Hong Kong should commission a consultancy to explore and compile a list of professions available for the intellectually disabled to help tackle the low employment rate among the group, experts have said. Only 8 per cent of 276 school leavers from special needs institutions in the 2014-15 academic year who had a mild intellectual disability went on to find work, according to official figures. In the United States the employment rate for intellectually disabled people aged between 21 and 64 was 34 per cent in a 2013 studyRead More
The Hong Kong government took a U-turn regarding its controversial plan to shut down a job training centre for disabled teens, saying there is a possibility its operator can continue to provide services at a new site under an enhanced mode.The surprise announcement came after weeks of fervent protests from students, parents, and alumni at the decision to close the facility. Chief Executive Carrie Lam Cheng Yuet-ngor revealed in her October policy address that the government would redevelop the 118,000 sq ft site in Kwun Tong, which currently houses the Shine Skills Centre, operated by the Vocational Training Council (VTC)...Read More
The research by Chinese University and the Hong Kong Blind Union, a first in the city on employment prospects of this segment in society, centred on visually impaired respondents who were 18 and above between March and April.A total of 136 questionnaires with valid responses were received, of which 70 per cent said the respondent attained tertiary education, with 45 per cent having a bachelor’s degree or above.The survey found only 43 per cent of respondents were employed full time, with 18 per cent unemployed – a figure 6.4 times the overall unemployment rate in the city.
In terms of salary, the monthly median for those polled was HK$11,000, compared with the city’s mark of HK$16,800 (US$2,100).Read More
Over the past five months, Peng Yan, 31, Peng Jiangqiu, 28, and Peng Jiangdan, 25 – who have brittle bone disease – spend up to six hours a day on Kuaishou.com telling stories and singing songs for their 260,000 followers, the Chongqing Evening News reported on Saturday. The women, from Yunyang county in Chongqing, said that before they discovered live-streaming they spent most of their days lying in bed or watching television.In each case, the disease is so severe that they were never able to go to school. But they did manage to learn to read from the captions on television programmes, the report said.The women are cared for and carried around by their 57-year-old father, Peng Boxiang, a former construction worker who was forced to retire 16 years ago after having an accident on siteRead More
Two Japanese government ministries have confessed to inflating the number of persons with disabilities they employ so as to meet a legal quota, with many more agencies suspected of padding data in the latest records management scandal to hit the country.
The practice, said to have lasted for over 40 years in some cases, is the latest dent in Japan's reputation for reliability which took a beating last year, following a spate of data-tampering cases by manufacturers like Kobe Steel, Mitsubishi Materials and Toray Industries, and carmakers such as Nissan and SubaruRead More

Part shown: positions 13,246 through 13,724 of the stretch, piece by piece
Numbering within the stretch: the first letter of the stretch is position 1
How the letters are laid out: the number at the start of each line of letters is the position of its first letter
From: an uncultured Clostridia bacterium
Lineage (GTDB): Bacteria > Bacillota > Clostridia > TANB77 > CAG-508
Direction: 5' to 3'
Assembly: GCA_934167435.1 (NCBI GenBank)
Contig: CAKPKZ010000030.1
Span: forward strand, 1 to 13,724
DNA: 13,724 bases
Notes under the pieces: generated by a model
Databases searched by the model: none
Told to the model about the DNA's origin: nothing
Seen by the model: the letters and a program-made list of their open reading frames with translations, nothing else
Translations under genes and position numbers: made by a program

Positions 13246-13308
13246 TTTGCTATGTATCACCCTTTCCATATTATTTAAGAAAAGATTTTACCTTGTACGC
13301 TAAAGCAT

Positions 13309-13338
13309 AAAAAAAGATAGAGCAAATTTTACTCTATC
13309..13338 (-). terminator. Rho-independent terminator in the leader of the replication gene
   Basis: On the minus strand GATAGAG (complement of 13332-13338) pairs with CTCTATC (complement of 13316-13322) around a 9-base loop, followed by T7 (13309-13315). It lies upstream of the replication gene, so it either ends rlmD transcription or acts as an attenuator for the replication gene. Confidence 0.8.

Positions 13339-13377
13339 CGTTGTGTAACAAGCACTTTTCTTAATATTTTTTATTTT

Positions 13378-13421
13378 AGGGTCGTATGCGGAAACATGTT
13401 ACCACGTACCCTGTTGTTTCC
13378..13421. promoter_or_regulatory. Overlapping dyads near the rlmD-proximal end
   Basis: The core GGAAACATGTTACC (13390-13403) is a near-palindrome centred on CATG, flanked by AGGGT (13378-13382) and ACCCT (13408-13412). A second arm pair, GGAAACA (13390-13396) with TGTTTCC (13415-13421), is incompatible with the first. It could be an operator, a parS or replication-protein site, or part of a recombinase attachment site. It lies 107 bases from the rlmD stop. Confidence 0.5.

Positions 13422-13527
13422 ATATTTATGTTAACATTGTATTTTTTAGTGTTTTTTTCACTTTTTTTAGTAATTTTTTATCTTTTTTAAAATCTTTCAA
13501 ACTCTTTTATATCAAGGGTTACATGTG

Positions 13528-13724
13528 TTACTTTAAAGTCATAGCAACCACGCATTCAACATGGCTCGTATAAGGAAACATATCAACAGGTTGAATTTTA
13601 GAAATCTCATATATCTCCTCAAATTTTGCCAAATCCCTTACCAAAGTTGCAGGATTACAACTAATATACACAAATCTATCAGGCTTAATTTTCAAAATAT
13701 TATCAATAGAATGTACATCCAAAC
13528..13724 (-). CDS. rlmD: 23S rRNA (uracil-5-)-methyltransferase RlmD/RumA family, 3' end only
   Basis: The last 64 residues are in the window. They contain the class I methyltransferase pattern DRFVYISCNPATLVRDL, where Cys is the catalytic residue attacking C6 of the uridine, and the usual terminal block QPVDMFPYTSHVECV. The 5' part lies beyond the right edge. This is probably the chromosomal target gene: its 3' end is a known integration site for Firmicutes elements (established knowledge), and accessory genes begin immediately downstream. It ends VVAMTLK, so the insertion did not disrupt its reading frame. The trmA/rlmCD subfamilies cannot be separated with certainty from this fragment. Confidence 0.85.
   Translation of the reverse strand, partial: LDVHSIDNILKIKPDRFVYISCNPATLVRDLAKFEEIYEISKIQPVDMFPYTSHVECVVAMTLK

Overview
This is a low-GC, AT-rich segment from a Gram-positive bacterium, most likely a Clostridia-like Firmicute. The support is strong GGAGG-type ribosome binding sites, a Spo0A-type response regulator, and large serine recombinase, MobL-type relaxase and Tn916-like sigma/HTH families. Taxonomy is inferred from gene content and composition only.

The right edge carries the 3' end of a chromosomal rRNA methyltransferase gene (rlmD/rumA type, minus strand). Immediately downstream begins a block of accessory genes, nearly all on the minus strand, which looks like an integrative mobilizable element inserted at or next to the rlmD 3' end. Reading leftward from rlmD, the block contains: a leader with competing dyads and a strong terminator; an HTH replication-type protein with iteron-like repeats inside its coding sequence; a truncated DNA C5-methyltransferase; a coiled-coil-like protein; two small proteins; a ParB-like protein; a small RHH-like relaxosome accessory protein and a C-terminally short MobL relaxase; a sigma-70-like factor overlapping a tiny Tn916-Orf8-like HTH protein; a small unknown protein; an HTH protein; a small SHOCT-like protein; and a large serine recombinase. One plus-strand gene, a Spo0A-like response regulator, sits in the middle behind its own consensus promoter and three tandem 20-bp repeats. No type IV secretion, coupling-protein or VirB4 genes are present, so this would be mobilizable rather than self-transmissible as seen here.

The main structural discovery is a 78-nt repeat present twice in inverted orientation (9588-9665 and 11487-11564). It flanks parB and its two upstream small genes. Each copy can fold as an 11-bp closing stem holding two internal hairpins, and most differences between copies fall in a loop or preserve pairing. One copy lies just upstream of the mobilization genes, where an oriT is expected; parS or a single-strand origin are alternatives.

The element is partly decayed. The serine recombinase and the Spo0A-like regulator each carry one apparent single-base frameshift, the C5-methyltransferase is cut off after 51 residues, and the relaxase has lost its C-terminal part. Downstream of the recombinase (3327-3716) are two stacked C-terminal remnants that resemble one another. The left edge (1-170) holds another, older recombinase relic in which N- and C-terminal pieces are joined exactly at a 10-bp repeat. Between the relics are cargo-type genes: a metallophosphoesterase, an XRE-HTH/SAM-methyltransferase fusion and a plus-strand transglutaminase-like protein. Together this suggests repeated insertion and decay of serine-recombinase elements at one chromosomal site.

Marks & Spencer has been praised by thousands online after launching a clothing range specifically designed for children with disabilities.
The supermarket and fashion retailer has achieved what is said to be a “high street first” with the launch of its “easy dressing” range.
Designed to make getting dressed less stressful for children and their parents, the line is made with special needs in mind, and includes clothes made with extra space for casts as well as ones with discreet pockets for feeding tubesRead More
Microsoft, Bank of America and CVS are just a few big companies that profit from their proactive employment practices.
For years, companies have maintained low expectations about hiring people with disabilities. Most of these companies believed that employees with disabilities could not perform well in the workplace and that actively hiring them would drag company performance and profits down.
Thankfully, over time, many employers have come to understand that these perceptions are untrue. And new research strongly suggests that the opposite — that hiring people with disabilities is good for business.
A recent study has shown, for the first time, that companies that championed people with disabilities actually outperformed others — driving profitability and shareholder returns. Revenues were 28 percent higher, net income 200 percent higher, and profit margins 30 percent higher. Companies that improved internal practices for disability inclusion were also four times more likely to see higher total shareholder returns.Read More
A seven-year-old double amputee from Birmingham has been chosen by River Island to model the high street store’s latest activewear collection for children.
Daisy Demetree had both of her legs amputated when she was 18 months old due to a birth defect.
She started modelling six months ago after she was signed to Zebedee Management, an agency which specialises in clients with disabilities.Since then, she has taken part in a number of childrenswear campaigns and has walked the catwalk at London Fashion Week.Read More